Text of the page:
While trying to get all my Kindle devices in re-sync (iPad, Kindle, Android, Laptop, and Desktop), I discovered a feature of the browser-based Kindle app that I wasn’t aware of.

Remember the Ebbinghaus Forgetting Curve?  In 1885, Ebbinghaus showed that we need repeated exposure to information to store it in biological memory … and pretty much we’ve been forgetting things ever since.

I try to build reflection into my learning routines (to take advantage of the Ebbinghouse curve) by doing things like rereading my tweets and the end of the week, organizing ideas into mindmaps, and composing blog posts that bring together ideas.  This Kindle Browser feature helps with that (at least, it will if you remember to use it).

“Daily Review is a tool to help you review and remember the most significant ideas from your books.  It shows you flashcards with either your highlights and notes or the popular highlights from one of your books.  Only books that you have marked as “read” are eligible for review, and Daily Review will take you through all of your read books, one per day.”

The Kindle Daily Reader is getting closer to what I would want Socrait to do, but it’s missing the recall portion.  This app provides the highlights or notes that you have marked important, but you only process them as recognition items.  I still think a forced recall from memory would be more powerful.  Nonetheless, kudos to Kindle for building in this feature … now when can I have it on my Android App?  🙂

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Sanity in the Age of Digital Overload

I often conduct a workshop called “Organize Your Digital Self” and the last section of the workshop is on staying sane in a world with so many ways to go into digital overload.  Here are a few of my favorites apps and programs for staying sane:

StayFocusd is a Chrome Extension that lets you choose websites (like Facebook or casual games sites) that you want to limit your time on.  You decide how much time is enough, and then StayFocusd will warn you when you’re getting close to your limit and cut you off for the day once you’ve surpassed it.  Sure, you can open another browser, but if the point is to be more cognizant of how you’re wasting time, it does a good job reminding you.

WorkRave is  designed to help prevent repetitive stress injuries (like Carpal Tunnel Syndrome) but it also works very well to force you to take a break.  If you’re one of those people that can sit for hours working at the computer without even realizing that an hour has gone by, try a program like WorkRave.  You can decide how long you want to work in one sitting, how long you want to break, and how long you want your “snooze” to be before you really have to take that break.  Use your break times to talk to your family, spend time with your pets, go breath in some fresh air, get the mail, etc. The point is to force yourself to get up from your computer and do something else.  I’d experiment with the optimum continuous focused work time – for some it is 45 min, for others it is 90 minutes.

RescueTime is a bit like having your very own “big brother.”  Once you install it, it can track how much time you spend where on your computer (not just the Internet, but also your desktop, Windows or Mac).  So if you think you’re spending 3 hours a day answering email, it can verify that or it might tell you that the 3 hours is actually spent in Farmville.  RescueTime can also block distracting sites, so you can kill two birds with one stone – track time and block sites that are wasting time.  If you’re into the Quantified Self movement or you want students to track some data of their own for a project, the time-tracking reports and graphs from RescueTime are great (see video RescueTime Reports).  To measure just your online activities, there is now a RescueTime Chrome Extension too.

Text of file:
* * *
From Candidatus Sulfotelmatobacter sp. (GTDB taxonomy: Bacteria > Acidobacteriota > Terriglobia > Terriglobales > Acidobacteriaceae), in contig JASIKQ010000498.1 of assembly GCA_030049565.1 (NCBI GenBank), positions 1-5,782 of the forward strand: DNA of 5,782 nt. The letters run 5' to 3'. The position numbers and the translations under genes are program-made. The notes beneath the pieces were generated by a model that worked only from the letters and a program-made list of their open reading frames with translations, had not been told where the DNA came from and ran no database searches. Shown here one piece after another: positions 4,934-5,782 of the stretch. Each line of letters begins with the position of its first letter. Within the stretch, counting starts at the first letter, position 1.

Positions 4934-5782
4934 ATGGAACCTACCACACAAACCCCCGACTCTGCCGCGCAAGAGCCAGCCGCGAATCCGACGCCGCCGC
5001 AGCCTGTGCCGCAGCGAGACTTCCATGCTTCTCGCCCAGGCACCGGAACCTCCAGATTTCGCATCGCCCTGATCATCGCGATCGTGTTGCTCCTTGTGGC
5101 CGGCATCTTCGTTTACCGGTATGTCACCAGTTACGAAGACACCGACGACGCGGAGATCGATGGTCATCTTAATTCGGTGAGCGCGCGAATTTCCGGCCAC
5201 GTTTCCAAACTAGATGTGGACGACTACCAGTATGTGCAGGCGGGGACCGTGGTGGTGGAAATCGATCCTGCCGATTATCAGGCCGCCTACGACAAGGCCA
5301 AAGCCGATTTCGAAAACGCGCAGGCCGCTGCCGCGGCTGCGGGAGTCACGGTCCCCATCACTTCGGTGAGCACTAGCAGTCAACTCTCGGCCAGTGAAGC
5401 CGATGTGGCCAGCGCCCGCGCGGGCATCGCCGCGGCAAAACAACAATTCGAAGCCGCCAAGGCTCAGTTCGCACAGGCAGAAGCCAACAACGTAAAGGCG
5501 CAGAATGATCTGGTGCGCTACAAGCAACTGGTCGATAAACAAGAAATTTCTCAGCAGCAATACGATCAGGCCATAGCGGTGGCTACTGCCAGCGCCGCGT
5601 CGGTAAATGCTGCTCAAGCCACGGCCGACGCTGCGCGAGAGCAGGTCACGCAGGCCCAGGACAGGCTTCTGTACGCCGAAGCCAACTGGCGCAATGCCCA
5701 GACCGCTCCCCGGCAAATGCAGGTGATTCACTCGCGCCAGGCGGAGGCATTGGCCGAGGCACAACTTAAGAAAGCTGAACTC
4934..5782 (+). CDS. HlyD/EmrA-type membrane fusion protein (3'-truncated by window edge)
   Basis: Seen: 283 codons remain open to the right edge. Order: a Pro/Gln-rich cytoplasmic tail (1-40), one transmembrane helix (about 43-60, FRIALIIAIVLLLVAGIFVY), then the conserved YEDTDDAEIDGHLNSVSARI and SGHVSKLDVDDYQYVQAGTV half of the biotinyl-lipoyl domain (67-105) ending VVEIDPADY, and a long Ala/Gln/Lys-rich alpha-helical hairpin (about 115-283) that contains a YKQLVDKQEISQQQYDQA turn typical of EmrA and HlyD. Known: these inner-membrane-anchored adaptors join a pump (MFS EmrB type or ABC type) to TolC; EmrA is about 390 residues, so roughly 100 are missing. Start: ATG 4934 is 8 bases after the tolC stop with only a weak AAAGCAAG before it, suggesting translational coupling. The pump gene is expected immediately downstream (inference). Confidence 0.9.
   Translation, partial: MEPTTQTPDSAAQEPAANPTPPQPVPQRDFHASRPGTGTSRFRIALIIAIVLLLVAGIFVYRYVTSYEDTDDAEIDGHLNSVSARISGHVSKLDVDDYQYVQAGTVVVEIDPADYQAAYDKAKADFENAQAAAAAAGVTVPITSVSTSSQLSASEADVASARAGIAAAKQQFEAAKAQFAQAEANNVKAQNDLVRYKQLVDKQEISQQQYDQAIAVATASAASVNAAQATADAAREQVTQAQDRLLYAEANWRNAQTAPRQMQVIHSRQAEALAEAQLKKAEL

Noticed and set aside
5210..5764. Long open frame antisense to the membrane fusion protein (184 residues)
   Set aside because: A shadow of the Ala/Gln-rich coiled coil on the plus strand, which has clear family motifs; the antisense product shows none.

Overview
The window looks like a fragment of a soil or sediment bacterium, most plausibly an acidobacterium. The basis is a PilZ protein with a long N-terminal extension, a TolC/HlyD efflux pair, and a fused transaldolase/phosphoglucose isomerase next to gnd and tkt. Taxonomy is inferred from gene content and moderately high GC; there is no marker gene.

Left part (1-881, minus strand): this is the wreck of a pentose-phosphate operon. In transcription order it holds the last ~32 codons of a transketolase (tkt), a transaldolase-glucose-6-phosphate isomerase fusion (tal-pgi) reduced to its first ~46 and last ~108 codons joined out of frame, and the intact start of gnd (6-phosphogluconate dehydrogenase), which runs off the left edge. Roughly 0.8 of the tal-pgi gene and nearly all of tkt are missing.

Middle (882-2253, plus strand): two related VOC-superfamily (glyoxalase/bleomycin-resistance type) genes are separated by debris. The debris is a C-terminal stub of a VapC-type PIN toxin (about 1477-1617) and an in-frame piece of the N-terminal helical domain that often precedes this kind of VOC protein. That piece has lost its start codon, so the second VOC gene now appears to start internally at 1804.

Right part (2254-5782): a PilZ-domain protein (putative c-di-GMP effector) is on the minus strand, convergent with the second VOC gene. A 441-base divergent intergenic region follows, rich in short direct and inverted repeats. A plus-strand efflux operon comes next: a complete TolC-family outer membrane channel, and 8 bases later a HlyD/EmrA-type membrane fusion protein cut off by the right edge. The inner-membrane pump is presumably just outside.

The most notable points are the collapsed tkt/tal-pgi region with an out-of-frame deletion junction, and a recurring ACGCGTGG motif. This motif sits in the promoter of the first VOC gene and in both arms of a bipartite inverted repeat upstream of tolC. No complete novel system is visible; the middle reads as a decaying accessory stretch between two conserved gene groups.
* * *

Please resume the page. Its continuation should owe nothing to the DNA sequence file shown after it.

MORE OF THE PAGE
Part of staying sane is not becoming distracted and following link after link “down the rabbit hole” of time suck.  Readability is a great little browser extension for Chrome, Safari, or Firefox.  Their mission? “With one click, turn any webpage into a clean comfortable reading view.” Not only does Readability strip out all the extra links and advertisements on an article you’re trying to read, but it allows you to set your preferences for margins, background, text color, font, font size, columns, and more.  Subscribers to Readability can save web articles for later reading, send articles to a mobile device, and sync with Kindle.  The video that follows is a 1-minute tour of Readability.

Finally, I would be remiss if I didn’t mention Dropbox, which is one of those programs that has changed my workflow and contributed greatly to my ease of mind.  This is one that you will have to pay for if you want more than 2 GB of space (and trust me, you will).  Here’s the idea: if you’re working on multiple computer systems, dropbox makes a file folder on each computer and a mirror image of that folder “in the cloud.”   Whatever you drop into the folder on your computer, that file is mirrored in your Dropbox account in the cloud and then on the other computers synced to your account.  The beauty of this is that you can edit a file on your home computer, close it, drive to work, and after you boot up the computer there, the new version of the file will be sitting in the Dropbox on that computer.  You can also access any of the files in your Dropbox on any computer and on mobile devices by logging in to your Dropbox account.  This is invaluable when you suddenly have to present off someone else’s computer.  The ease of mind comes from knowing that if a disaster occurs and all your computers are lost, the Dropbox with all your important stuff will still be sitting there in the cloud waiting for you.  Dropbox has gotten some negative press lately over encryption practices, but the reality is that their encryption practices are better than most of our private security practices (if your work requires a security clearance, try another system).